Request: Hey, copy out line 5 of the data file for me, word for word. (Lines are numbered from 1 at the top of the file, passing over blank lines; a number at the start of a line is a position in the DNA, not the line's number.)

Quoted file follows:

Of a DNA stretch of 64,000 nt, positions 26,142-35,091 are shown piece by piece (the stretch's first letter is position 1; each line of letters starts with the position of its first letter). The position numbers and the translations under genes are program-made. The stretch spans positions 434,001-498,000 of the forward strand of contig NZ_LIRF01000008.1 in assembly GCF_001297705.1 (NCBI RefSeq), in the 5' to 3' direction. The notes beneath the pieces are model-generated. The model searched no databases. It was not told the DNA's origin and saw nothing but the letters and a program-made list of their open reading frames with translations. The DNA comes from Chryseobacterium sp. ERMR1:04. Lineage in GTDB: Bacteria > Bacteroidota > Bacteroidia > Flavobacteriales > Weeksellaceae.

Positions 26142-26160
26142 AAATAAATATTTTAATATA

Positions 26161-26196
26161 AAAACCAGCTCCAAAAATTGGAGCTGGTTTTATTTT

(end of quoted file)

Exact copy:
26161 AAAACCAGCTCCAAAAATTGGAGCTGGTTTTATTTT